[8]   El-Ziney, M.G., Arneborg, N., Uyttendaele, M., et al. (1998) Characterization of Growth and Metabolite Production of Lactobacillus reuteri during Glucose/Glycerol Cofermentation in Batch and continuous Cultures. Biotechnology Letters, 20, 913-916.

[9]   Fontana, C., Sandro, C.P. and Vignolo, G. (2005) Monitoring the Bacterial Population Dynamics during Fermentation of Artisanal Argentinean Sausages. International Journal Food Microbiology, 103, 131-142.

[10]   Charteris, W.P., Kelly, P.M., Morelli, L., et al. (1998) Development and Application of an In Vitro Methodology to Determine the Transit Tolerance of Potentially Probiotic Lactobacillus and Bifidobacterium Species in the Upper Human Gastrointestinal Tract. Journal Applied Microbiology, 84, 759-768.

[11]   Kaushik, J.K., Kumar, A., Duary, R.K., et al. (2009) Functional and Probiotic Attributes of an Indigenous Isolate of Lactobacillus plantarum. PLoS One, 4.

[12]   EFSA Scientific Opinion (2012) Guidance on the Assessment of Bacterial Susceptibility to Antimicrobials of Human and Veterinary Importance. European Safety Authority Journal, 10, 2740.

[13]   ISO 10932 / IDF 223:2010 (2010) Milk and Milk Products—Determination of the Minimal Inhibitory Concentration (MIC) of Antibiotics Applicable to Bifidobacteria and Non-Enterococcal Lactic Acid Bacteria (LAB).

[14]   Elkins, C.A. and Mullis, L.B. (2004) Bile-Mediated Aminoglycoside Sensitivity in Lactobacillus Species Likely Results from Increased Membrane Permeability Attributable to Cholic Acid. Applied and Environmental Microbiology, 12, 7200-7209.

[15]   Huys, G., D’Haene, K. and Swings, J. (2002) Influence of the Culture Medium on Antibiotic Susceptibility Testing of Food-Associated Lactic Acid Bacteria with the Agar Overlay Disc Diffusion Method. Letters in Applied Microbiology, 34, 402-406.

[16]   Egervärn, M., Roos, S. and Lindmark, H. (2009) Identification and Characterization of Antibiotic Resistance Genes in Lactobacillus reuteri and Lactobacillus plantarum. Journal of Applied Microbiology, 107, 1658-1668.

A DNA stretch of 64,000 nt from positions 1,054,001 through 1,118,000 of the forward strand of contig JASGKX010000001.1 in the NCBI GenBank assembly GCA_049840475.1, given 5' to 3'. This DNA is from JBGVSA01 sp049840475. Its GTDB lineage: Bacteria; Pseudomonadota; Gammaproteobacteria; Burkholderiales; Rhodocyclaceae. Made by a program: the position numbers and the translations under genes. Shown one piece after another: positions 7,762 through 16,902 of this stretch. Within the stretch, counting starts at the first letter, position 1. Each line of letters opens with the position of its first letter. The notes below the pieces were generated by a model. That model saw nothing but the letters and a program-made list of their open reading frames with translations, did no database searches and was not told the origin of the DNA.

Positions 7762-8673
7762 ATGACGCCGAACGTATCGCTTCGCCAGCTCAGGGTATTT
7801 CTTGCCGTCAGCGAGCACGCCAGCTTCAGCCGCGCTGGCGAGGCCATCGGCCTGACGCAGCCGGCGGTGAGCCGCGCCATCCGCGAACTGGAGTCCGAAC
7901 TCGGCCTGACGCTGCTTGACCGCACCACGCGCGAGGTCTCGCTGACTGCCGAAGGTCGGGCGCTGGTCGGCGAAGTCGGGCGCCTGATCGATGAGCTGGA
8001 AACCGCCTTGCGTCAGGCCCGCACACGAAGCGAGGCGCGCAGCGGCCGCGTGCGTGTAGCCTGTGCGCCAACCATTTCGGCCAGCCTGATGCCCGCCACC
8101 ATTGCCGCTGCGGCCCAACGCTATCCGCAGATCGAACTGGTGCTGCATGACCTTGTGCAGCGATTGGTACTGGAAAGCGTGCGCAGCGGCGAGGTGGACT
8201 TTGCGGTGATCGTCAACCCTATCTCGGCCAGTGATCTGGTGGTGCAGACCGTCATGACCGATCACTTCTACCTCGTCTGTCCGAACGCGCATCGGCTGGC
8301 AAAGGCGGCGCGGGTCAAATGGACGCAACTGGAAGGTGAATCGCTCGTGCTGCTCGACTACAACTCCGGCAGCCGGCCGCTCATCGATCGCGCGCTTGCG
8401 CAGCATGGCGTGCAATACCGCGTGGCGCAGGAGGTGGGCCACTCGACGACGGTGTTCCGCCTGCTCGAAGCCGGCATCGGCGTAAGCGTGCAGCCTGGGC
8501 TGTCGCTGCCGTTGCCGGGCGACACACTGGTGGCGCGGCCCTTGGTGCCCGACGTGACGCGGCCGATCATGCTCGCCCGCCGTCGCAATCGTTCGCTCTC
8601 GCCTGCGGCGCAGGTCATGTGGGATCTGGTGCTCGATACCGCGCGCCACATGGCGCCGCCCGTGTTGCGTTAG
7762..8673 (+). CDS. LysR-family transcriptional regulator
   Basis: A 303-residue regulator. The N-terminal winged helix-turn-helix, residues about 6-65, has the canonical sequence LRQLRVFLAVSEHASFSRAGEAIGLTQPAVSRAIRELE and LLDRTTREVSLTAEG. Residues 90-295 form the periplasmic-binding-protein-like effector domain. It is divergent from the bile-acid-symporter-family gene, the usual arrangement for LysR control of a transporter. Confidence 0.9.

[17]   Branton, W.B., Jones, M.L., Tomaro-Duchesneau, C., et al. (2011) In Vitro Characterization and Safety of the Probiotic Strain Lactobacillus reuteri Cardioviva NCIMB 30242. International Journal of Probiotics Prebiotics, 6, 1-12.

[18]   Egervärn, M., Lindmark, H., Olsson, H., et al. (2010) Transferability of a Tetracycline Resistance Gene from Probiotic Lactobacillus reuteri to Bacteria in the Gastrointestinal Tract of Humans. Antonie van Leeuwenhoek, 97, 189-200.

[19]   Rosander, A., Connolly, E. and Roos, S. (2008) Removal of Antibiotic Resistance Gene-Carrying Plasmids from Lactobacillus reuteri ATCC 55730 and Characterization of the Resulting Daughter Strain, L. reuteri DSM 17938. Applied and Environmental Microbiology, 74, 6032-6040.

[20]   FDA (2008).

[21]   Kandler, O. (1983) Carbohydrate Metabolism in Lactic Acid Bacteria. Antonie van Leeuwenhoek, 49, 209-224.

[22]   Ragout, A., Siñeriz, F., Diekmann, H., et al. (1994) Effect of Environmental pH on the Fermentation Balance of Lactobacillus reuteri. Journal of Applied Bacteriology, 77, 388-391.

[23]   Dainty, R.H. and Hofman, F.J.K. (1983) The Influence of Glucoseconcentration and Culture Incubation Time on End-Product Formation during Aerobic Growth of Brochothrix thermosphacta. Journal of Applied Bacteriology, 55, 233-239.

[24]   Speck, E.L. and Freese, E. (1973) Control of Metabolite Secretionin Bacillus subtilis. Journal of General Microbiology, 78, 261-275.